The Rift Valley province in Kenya is home to seven national parks, including the two premium parks as designated by the Kenya Wildlife Service (KWS). Lake Nakuru National Park is one of those premium parks and will be the subject of this article.
Named the “Bird Watchers’ Paradise” by KWS, Lake Nakuru was first gazetted as a bird sanctuary in 1961. In 1964, the park was extended to the north, so it now covered the whole lake and a surrounding perimeter. In 1990, the lake was designated as a Ramsar site – the Ramsar Convention is an international treaty for the protection, conservation and sustainable utilisation of wetlands of international importance, especially as waterfowl habitat.
Cyanophyte Spirulina platensis, the major food source for flamingos, thrives in the lake and supports huge numbers of Lesser Flamingo. Both Greater and Lesser Flamingos and other water birds are found in abundance, as well as a large variety of terrestrial birds, bringing the number of species found in Lake Nakuru National Park to nearly 450. There are approximately 56 mammal species residing in the park including both black and white rhinos. The park hosts unique vegetation including about 550 different plant species including yellow acacia woodlands and Africa’s largest Euphorbia candelabrum forest.
There are three viewpoints in the national park: Lion Hill, Baboon Cliff and Out of Africa. These are designated areas where you can get out of the vehicle, stretch your legs, and get some stunning photos of the lake and surrounds. There are also a few hills that are not established viewpoints (so you must stay in the vehicle) that also offer views of the picturesque landscape; Enasoit, Honeymoon and Lion Hill Ridge are three. Lake Nakuru also has a waterfall feeding it at the south end. Makalia Falls gushes during the wet season and is barely a trickle in the dry.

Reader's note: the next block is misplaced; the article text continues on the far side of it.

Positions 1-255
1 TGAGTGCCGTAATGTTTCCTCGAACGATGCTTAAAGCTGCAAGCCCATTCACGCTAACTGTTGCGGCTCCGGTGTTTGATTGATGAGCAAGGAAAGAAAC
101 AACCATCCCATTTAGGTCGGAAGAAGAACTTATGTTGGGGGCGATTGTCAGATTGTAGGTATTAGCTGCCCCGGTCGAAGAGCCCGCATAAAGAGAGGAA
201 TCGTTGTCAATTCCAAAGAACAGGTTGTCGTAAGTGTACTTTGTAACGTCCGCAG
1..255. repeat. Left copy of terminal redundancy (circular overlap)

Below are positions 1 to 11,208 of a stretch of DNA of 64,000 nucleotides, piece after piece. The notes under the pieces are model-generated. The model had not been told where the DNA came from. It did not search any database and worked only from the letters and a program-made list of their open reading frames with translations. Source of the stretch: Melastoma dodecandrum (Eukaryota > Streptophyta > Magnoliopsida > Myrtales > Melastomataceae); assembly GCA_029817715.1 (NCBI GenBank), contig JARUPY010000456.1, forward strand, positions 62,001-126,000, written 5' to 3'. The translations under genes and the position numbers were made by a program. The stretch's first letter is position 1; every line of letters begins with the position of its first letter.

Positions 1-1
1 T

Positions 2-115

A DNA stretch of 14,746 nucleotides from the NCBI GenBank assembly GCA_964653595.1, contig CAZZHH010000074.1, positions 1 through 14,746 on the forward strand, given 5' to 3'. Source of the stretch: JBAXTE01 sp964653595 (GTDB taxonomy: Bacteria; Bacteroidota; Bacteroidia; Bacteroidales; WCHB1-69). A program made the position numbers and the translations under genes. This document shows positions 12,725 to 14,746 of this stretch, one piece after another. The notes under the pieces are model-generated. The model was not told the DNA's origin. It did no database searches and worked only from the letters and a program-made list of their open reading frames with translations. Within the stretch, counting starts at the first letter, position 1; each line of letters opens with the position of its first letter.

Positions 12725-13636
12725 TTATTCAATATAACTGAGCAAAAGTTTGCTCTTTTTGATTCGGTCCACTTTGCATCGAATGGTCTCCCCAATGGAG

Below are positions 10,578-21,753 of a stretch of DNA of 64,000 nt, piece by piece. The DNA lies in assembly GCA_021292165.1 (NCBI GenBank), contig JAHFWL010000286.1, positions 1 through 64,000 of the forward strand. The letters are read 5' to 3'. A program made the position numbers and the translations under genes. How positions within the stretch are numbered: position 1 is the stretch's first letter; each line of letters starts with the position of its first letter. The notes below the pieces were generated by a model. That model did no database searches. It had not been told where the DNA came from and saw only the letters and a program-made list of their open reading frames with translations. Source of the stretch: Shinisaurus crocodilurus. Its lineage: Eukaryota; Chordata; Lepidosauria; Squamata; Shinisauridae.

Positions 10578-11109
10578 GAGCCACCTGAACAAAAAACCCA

There are two public campsites within the National Park – one near the main gate and one at Makalia Falls. Although Makalia Falls’ location is preferable, running water is intermittent as are doors on the toilets. There are also several special campsites dotted around the park. There are no fences between you and the animals in these campsites, so you must be careful when you are cooking and make sure you do it in daylight hours. Camping fees are US$25 for non-residents, 500KES for residents and 200KES for East African citizens.
To enter the National Park, the fees are US$80 for non-residents, 1000KES for East African residents and citizens plus 300KES for a small vehicle (up to six seats). There are toilets, a restaurant and a curio shop at the main gate. Entry permits are valid for the day of entry only, and you must be out of the park by 6pm (or parked at the campsite if staying overnight). So it’s a good idea to get in early if you only have one day.
Packing a picnic is a cost-efficient and quite pleasant lunch option – the lookouts mentioned above make good lunch stops, just watch out for baboons! Baboon Cliff and Out of Africa lookouts both have toilets and covered areas. There is another picnic site in the middle of acacia woodlands. If you are in the park for just one day, Makalia Falls is also a nice place for a picnic.
It is definitely worth spending a day exploring Lake Nakuru National Park. As one of Kenya’s premium national parks, it is famous as the home to thousands of Greater and Lesser Flamingos. The park also provides sanctuary for Rothschild giraffe, rhino and leopard.